About African American Chronicles

Darryl DaiseyIn late August, 1979, my twin brother, Darnell and I arrived at Penn State’s University Park campus to begin our college education. While fairly confident in my academic abilities, arriving at college as part of the then Black Scholars program, there were nagging concerns of, can I handle this and do I truly belong here?

While proud of my academic and social accomplishments at Penn State, I do wonder what could have been achieved if I had been able to build on the courage, and political successes of groups like the Douglass Association (1967), or been inspired by the determination of Mildred Settle Bunton (1932). Most of us had heard of neither. More importantly, I wonder if this knowledge would have made a difference to the many African American students who never felt they belonged, and eventually left Penn State prior to graduation.

In November, 2007, after registering to attend the 2008 Black Alumni Reunion, I was somewhat surprised to discover there was no documented comprehensive account of the African American experience at Penn State. I believe that sharing more than 110 years of the rich contributions, struggles, and successes of African American Penn Staters could help inspire and empower students, faculty and staff, and reconnect African American alumni to the University. I therefore undertook the process of compiling a brief historical timeline. That “brief” timeline, with the encouragement and help of Penn State staff, alumni, family, and friends became the “Penn State University African American Chronicles.” While the document was distributed to those who attended the April 2008 Black Alumni Reunion, an informal website was set up to make the information more widely available.

The project gained momentum when the Office of Educational Equity, the Africana Research Center, the Penn State Alumni Association, the Department of African and African American Studies, Penn State Public Broadcasting, the Penn State Archives, the Black Alumni Reunion Committee, and others enthusiastically contributed resources and assistance. This support greatly enhanced, enriched, and expanded upon the initial efforts, and ultimately led to the creation of this extraordinary website.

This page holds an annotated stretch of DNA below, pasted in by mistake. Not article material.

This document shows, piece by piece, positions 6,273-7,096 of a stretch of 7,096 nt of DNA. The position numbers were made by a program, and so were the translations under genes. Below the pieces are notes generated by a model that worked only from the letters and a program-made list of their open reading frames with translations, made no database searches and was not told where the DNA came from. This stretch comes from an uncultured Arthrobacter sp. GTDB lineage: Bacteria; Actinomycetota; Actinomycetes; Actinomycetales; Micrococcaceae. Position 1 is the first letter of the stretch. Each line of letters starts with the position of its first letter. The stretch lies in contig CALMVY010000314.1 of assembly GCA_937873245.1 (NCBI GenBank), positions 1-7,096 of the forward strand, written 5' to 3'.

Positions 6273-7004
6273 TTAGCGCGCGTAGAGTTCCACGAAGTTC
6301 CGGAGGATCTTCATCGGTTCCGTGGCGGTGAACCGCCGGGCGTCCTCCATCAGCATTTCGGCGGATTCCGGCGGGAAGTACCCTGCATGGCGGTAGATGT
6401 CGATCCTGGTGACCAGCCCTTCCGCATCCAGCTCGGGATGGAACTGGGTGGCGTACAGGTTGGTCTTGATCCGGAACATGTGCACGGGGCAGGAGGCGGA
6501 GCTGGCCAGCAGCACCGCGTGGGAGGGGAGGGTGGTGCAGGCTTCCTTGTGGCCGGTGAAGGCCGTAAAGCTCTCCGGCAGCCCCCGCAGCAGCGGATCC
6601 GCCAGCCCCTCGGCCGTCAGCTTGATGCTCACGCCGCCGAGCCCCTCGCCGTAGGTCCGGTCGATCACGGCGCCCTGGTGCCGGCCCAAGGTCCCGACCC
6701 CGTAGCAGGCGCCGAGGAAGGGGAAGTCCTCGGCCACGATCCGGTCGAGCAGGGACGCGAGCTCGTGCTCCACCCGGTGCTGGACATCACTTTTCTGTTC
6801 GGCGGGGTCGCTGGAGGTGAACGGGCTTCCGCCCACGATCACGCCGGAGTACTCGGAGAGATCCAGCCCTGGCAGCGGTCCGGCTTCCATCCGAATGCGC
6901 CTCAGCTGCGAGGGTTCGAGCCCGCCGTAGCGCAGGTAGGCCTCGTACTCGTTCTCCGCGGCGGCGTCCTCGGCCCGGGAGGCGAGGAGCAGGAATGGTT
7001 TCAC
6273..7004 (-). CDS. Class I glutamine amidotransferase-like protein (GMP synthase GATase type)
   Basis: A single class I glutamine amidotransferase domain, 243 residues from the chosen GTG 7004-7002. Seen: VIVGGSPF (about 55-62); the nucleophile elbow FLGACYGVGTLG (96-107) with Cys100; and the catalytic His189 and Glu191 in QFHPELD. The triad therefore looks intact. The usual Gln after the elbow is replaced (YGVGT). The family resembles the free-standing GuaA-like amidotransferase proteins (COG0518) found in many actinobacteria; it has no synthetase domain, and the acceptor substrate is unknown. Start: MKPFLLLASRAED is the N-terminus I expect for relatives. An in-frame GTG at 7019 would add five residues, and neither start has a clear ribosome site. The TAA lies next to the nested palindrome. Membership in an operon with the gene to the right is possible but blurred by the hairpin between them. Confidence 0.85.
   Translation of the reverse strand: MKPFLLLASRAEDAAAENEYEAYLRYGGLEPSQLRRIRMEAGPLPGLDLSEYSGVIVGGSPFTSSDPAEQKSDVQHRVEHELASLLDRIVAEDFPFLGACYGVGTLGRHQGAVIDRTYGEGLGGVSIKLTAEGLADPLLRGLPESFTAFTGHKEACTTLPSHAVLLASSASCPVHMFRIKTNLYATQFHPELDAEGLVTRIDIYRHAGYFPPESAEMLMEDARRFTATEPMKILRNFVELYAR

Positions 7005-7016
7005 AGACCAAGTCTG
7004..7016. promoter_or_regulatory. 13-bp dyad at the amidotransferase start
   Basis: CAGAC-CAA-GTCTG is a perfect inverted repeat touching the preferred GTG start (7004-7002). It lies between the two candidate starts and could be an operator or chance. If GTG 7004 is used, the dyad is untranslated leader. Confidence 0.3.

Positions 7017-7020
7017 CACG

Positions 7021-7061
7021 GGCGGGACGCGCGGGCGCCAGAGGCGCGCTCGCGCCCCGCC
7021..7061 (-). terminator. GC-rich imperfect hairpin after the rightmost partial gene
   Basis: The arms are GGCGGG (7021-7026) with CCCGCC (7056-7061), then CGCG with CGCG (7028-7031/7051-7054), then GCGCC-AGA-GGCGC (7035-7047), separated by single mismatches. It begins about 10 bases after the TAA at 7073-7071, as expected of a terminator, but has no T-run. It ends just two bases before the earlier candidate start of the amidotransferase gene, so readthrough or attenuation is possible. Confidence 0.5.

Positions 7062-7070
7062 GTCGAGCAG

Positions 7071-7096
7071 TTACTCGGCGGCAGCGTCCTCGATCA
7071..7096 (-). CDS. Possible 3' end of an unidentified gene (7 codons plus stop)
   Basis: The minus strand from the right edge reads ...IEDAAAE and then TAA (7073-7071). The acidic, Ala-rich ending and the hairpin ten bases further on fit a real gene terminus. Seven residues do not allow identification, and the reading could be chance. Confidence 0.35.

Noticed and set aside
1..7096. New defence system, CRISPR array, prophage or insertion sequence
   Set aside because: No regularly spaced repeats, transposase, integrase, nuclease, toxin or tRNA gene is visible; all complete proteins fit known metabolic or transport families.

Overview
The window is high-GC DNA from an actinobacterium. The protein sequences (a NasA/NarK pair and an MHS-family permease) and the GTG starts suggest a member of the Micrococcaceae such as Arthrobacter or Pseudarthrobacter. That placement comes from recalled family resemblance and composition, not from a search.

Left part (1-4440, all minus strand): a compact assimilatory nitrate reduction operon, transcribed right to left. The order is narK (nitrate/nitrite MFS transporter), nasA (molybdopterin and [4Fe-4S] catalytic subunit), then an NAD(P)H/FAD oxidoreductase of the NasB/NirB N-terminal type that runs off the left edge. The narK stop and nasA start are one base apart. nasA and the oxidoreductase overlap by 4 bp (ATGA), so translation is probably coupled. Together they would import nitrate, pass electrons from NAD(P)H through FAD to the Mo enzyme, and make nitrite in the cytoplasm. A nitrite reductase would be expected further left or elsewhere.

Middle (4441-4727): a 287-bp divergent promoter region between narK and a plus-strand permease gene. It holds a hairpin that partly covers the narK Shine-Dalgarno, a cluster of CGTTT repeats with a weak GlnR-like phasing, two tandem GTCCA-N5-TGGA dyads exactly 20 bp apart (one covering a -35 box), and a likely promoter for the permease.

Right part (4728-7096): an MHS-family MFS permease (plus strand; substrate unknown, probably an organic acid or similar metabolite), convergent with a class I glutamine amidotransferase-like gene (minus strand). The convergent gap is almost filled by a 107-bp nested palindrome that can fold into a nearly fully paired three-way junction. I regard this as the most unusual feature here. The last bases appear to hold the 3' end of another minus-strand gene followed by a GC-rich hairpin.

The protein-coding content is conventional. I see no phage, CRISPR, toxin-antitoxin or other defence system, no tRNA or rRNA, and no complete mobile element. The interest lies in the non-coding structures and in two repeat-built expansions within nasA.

Despite our relatively small numbers, it is clear that African Americans have been an important part of the Penn State fabric. Accomplishments by many African Americans have helped to shape Penn State’s national reputation as a world class institute of learning.

Upon gaining a better understanding of our legacy at the University, the growing number of African American students, alumni, faculty and staff can say with even more confidence that…

WE ARE … PENN STATE!
Darryl B. Daisey - Class of 1983

A Living History

Note: This website is a “work-in-progress.” Every effort has been made to create an accurate depiction of known relevant historical events, people and places. It is recognized that some errors and omissions are probable. If you identify such an error or omission, please e-mail the information to darryl.daisey@psualum.com for consideration and verification.

Sources

Penn State Archives, Daily Collegian Archives, Penn Stater Magazine, Penn State Office of Vice Provost for Educational Equity, Penn State Alumni Association, Penn State African American Alumni Interest Group, Penn State Africana Research Center, Penn State Department of African and African American Studies, Penn State Department of Public Information, Penn State Libraries, The Penn State Fact Book, Penn State Dickinson School of Law, Paul Robeson Cultural Center, Mildred Bunton-Calvin Waller Fellows Handbook, Diana Kenepp, Intercollegiate Athletics Diversity Council, Lou Prato, “The Black and White Behind the Blue and White: A History of Black Protests at Penn State” by Robin Hoecker, American Legacy Magazine, BigTen.cstv.com, Astronautix.com, Voices of Central Pennsylvania, Center for Teaching & Learning, Rita (Frealing) Shultz, Esq., Lorraine Hutchings Oliver, various organization websites, and personal interviews.

Photo Credits

Penn State Archives, Penn State Department of Public Information, Daily Collegian, LaVie Yearbook, Lorraine Hutchings Photo by George Oliver, Barack Obama Photo by Andy Colwell (Penn State Department of Public Information), Ronald L. Mallett, Harold E. Cheatham, Frederick B. Phillips

Website & Video Credits

Penn State Public Broadcasting: Cheraine Stanford, Lindsey Whissel, Courtney Herring, Candace Worthen, Jeff Hughes, Steve Nelson, Thomas Wilson, Emily Wiley, Mark Stitzer